through forest regeneration, of the Peruvian Amazon biome are under development and this
new data set may be incorporated in future GHG Inventories and FREL, in order to maintain
consistency between reports.

The construction of the FREL uses information provided by Peru´s developing National
Forest Monitoring System (NFMS) in accordance with decision 14/CP.19, paragraph 3.
Both activity data and emission factors were developed following the most recent IPCC
guidance and guidelines to estimate anthropogenic forest-related GHG emissions as
requested by decision 4/ CP.15 paragraph 1.

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Consistency among the FREL and GHG Inventories was achieved by using the same
activity data and emission factor data in terms of forest/non-forest and aboveground carbon
stocks estimations. Peru strives to guarantee consistency and accuracy in its national
reports by using the most accurate data, regardless of the guidelines followed.

3 Information on the proposed FREL


3.1 Description of the proposed FREL
The FREL proposed for the Peruvian Amazon has been constructed using the data and
methodological approaches summarized in this section of the submission and further described in the
following technical reports:
 Ministerio del Ambiente (MINAM), 2014. Estimación de los contenidos de carbono de la
biomasa aérea en los bosques de Perú. Ministerio del Ambiente, Programa Nacional de
Conservación de Bosques para la Mitigación del Cambio Climático, MINAM, Lima (Perú),
68 p.
 Ministerio del Ambiente (MINAM) and Ministerio de Agricultura y Riego (MINAGRI),
2014.a. Memoria Descriptiva del Mapa de Bosque/ No Bosque año 2000 y Mapa de pérdida
de los Bosques Húmedos Amazónicos del Perú 2000–2011. MINAM, Lima (Perú), 111 p.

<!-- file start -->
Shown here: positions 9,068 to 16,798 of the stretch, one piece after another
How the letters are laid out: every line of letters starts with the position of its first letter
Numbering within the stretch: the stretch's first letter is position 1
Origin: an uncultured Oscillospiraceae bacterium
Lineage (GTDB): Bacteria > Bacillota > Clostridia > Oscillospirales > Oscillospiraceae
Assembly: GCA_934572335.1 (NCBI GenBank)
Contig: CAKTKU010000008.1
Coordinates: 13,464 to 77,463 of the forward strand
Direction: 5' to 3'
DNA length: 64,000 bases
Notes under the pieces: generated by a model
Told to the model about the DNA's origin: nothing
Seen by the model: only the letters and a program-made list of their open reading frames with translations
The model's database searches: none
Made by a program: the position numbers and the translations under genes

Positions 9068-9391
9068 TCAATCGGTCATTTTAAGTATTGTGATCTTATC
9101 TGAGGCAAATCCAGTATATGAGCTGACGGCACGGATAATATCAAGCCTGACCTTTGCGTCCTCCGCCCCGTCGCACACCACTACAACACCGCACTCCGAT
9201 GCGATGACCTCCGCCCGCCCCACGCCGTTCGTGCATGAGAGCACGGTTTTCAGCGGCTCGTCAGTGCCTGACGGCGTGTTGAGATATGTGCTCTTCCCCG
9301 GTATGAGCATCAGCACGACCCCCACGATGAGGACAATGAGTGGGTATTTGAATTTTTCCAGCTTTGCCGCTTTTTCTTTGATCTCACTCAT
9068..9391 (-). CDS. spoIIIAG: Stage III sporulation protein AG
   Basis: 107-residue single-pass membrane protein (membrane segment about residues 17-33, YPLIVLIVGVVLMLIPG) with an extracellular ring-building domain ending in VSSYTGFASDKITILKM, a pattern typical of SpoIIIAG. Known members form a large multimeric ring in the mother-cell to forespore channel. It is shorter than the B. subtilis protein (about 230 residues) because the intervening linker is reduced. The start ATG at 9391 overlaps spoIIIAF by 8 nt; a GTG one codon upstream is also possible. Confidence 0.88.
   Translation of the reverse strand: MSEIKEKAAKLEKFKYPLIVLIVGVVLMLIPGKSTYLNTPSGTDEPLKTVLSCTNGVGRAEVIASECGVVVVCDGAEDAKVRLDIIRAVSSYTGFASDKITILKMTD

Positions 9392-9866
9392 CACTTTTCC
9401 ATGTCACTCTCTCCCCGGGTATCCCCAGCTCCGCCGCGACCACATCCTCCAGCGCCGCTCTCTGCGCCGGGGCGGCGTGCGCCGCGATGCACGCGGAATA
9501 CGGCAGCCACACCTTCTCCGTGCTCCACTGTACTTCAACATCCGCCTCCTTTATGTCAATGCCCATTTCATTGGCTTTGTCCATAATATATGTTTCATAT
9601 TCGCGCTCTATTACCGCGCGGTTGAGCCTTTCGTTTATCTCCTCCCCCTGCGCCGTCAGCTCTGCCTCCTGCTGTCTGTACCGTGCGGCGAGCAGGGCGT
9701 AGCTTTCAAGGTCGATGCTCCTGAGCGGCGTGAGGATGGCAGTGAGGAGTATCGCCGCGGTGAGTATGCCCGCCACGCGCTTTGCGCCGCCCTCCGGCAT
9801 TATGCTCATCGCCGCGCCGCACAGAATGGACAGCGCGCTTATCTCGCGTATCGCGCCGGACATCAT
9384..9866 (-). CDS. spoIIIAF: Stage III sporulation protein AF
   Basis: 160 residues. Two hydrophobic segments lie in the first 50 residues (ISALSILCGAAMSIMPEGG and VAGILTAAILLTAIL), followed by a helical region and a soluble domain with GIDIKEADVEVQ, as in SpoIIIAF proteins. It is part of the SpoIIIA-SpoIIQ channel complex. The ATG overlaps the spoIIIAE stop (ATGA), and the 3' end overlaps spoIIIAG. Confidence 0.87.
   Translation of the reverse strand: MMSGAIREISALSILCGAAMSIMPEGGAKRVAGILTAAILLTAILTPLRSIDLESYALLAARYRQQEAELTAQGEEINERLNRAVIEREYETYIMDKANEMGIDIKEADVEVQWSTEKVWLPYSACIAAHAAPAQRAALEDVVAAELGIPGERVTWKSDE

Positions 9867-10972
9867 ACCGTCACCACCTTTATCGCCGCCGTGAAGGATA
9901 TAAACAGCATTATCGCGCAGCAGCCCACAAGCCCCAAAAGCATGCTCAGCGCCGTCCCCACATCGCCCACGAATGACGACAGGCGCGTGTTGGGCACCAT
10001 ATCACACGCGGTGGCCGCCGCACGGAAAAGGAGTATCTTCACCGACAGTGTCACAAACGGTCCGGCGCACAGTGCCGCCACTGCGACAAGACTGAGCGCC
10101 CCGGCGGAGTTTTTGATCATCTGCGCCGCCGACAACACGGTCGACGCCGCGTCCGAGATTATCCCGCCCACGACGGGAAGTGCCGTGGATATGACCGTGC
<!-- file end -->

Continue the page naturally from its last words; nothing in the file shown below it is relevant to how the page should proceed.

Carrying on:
 Ministerio del Ambiente (MINAM) and Ministerio de Agricultura y Riego (MINAGRI),
2014.b. Protocolo de clasificación de pérdida de cobertura en los bosques húmedos
amazónicos entre los años 2000 y 2011. MINAM, Lima (Peru), 43 p.
 Ministerio del Ambiente (MINAM), without date. Reporte de la Pérdidas de los Bosques
Húmedos Amazónicos al 2011-2013. MINAM, Lima (Perú), 16 p.
 Asociación para la Investigación y el Desarrollo Integral (AIDER), 2015. Motores, agentes
y causa de la deforestación en la Amazonía Peruana. Sistematización, patrones espaciales y
cuantificación de impactos. Consultancy report to the Ministry of the Environment of Peru,
Lima (Peru), 100 p. (unpublished).
Historical data on anthropogenic gross deforestation (in hectares) and related GHG emissions (in tons
of CO2-e per year) used to construct the proposed FREL are shown in Annex 1 and 2, respectively.
See Annex 1 for an illustration of the the historic trend of anthropogenic gross deforestation in the
Peruvian Amazon and the contribution of each department.
Between 2001 and 2014, anthropogenic gross deforestation accumulated a forest loss of 1,653,121
ha (118,080.10 ha yr-1), which resulted in 747,185,040 tons of accumulated CO2-e emissions,
averaging 53,370,359.97 tCO2-e yr-1 (see Annex 2 for the data used to perform this calculation).
As shown in Figure 5 and Table 4, all departments within the Peruvian Amazon had an increasing
trend of deforestation between 2001 and 2014, except Piura. However, the department of Piura only
represents 0.14 % (2,386 ha; 170.40 ha yr-1) of the total anthropogenic gross deforestation. For all
other departments, and overall for the Peruvian Amazon, historical deforestation and related GHG
emissions have shown an increasing trend.
The increasing trend in gross deforestation and related GHG emissions is even more evident by
ignoring the exceptionally high emissions of the year 2005. This was a particularly dry year during